Poetry ‘Bomb’ blows attendees away

By Sean Stillmaker

Schools stretching across the state made their way to the Vic Theatre on March 8 for the final round of a fiercely fought poetry slam.

Louder Than a Bomb, hosted by Young Chicago Authors, is Chicago’s largest team-based youth poetry competition and this year had the largest turnout in its nine-year history. The slam was also filmed by HBO and will be a part of a seven-episode series airing on April 5.

“It sort of exploded and created this rockstar mentality with teenagers across the city,” said Nat Iosbaker, 17, a four-year veteran of the slam.

Louder Than a Bomb is for 13-to-19-year-old students of competing schools. The two-week event began on Feb. 25 with the preliminaries held at Columbia’s Hokin Annex in the Wabash Campus Building, 623 S. Wabash Ave., and the Conaway Center in the 1104 Center, 1104 S. Wabash Ave.

When the competition began, there were 12 local competing teams. This year 57 schools competed, and it was the first time the competition was offered statewide.

“We’re getting larger and larger because the word is getting out,” said team captain Iosbaker, a student at Jones College Prep, 606 S. State St.

Poetry slams attract youth because it gives them a safe platform to express themselves, said C.C. Carter, executive director of Young Chicago Authors.

“We live in a generation where youth feel like their voices are not being heard, and this is one of the ways people can hear them,” Carter said.

The national poetry scene is now more visible due to shows like “Russell Simmons Presents Def Poetry,” she said.

The aldermen of the special events committee, which provides grant money to Young Chicago Authors, were in attendance at the March 8 finals, but had no idea what to expect.

What they walked away with was a profound insight into Chicago’s youth, said Alderman Walter Burnett (27th Ward).

“You felt everything they were saying,” Burnett said.

Burnett has a 13-year-old son and said he finds it challenging to get kids to talk because they hold a lot of things in.

“At Louder Than a Bomb, they just let it all out,” he said. “It was so exciting to see young people so interested but also motivated to want to write.”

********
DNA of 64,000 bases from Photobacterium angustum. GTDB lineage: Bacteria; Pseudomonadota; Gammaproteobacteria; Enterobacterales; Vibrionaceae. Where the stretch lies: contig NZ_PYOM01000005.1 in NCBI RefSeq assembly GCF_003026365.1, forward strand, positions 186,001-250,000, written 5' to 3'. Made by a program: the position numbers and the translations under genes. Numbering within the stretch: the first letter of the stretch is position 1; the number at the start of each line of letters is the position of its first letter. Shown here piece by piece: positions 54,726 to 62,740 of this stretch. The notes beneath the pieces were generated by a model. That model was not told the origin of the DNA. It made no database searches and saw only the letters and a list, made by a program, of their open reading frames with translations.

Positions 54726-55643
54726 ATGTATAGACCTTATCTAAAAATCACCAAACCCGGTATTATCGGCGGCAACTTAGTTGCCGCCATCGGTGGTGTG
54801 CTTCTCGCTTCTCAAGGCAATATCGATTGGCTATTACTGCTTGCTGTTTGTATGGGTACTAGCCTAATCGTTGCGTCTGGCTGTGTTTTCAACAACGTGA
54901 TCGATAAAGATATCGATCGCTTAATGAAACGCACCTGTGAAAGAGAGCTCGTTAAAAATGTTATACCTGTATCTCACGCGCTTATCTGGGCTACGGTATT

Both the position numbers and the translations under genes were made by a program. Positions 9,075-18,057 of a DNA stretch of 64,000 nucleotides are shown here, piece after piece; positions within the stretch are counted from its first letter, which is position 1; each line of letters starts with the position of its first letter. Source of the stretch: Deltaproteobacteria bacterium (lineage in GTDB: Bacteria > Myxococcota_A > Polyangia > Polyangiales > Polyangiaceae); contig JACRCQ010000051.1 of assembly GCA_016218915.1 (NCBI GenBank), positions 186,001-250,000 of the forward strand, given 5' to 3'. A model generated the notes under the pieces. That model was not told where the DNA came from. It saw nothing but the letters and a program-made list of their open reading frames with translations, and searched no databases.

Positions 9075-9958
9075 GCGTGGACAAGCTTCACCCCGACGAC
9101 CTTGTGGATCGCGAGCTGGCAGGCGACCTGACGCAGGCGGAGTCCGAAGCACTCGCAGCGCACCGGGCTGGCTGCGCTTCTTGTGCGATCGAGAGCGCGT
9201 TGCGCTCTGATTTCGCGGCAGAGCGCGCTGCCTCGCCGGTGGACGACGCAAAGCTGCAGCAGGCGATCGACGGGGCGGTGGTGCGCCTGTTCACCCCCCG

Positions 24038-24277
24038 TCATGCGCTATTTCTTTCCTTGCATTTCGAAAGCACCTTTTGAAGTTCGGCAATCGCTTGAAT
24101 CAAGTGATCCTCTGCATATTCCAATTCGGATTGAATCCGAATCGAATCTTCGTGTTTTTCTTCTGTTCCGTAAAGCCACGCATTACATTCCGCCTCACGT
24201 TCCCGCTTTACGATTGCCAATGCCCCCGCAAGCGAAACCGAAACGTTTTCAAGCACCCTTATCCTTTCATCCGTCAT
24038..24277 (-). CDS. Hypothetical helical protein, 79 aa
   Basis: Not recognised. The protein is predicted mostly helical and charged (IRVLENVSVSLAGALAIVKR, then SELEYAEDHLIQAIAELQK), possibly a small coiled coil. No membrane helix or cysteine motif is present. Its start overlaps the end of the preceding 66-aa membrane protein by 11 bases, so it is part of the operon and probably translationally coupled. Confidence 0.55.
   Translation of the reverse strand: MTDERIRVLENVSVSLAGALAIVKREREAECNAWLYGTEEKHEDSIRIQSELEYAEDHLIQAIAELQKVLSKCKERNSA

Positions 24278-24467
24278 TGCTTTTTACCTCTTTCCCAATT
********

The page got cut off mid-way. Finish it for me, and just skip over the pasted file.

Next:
Young Chicago Authors, which hosts Louder Than a Bomb, is an organization that provides writing classes for Chicago Public Schools and communities. They encourage self-expression and literacy through creative writing, performance and publication, according to their mission statement.

Young Chicago Authors began in 1991 as a Saturday writing class but has evolved into a wide-reaching academic asset, Carter said. Young Chicago Authors has writing programs in 60 Chicago Public Schools, 10 local art organizations and reaches more than 5,000 youths each year, Carter said.

“[Their various programs] automatically help [students] in increasing their academic skills and study habits,” she said.

Keekey Itson, a six-year veteran of Louder Than a Bomb, received help perfecting her skills at the Young Chicago Author’s Saturday writing program.

“It helped me a lot with my poetry, like using different ways to express myself, especially without using sentences,” Itson said.

This was her final year performing in the team competition, but she will look back with fond memories, she said.

“This whole journey has been great,” she said. “This year was by far my favorite, it was the biggest and definitely amazing.”

The winner of this year’s team competition was Niles West, 5701 Oakton St., inSkokie, Ill. The team will go on to represent Illinois at the international youth poetry slam, Brave New Voices, taking place in Chicago this year in July. Young Chicago Authors will be co-hosting the event.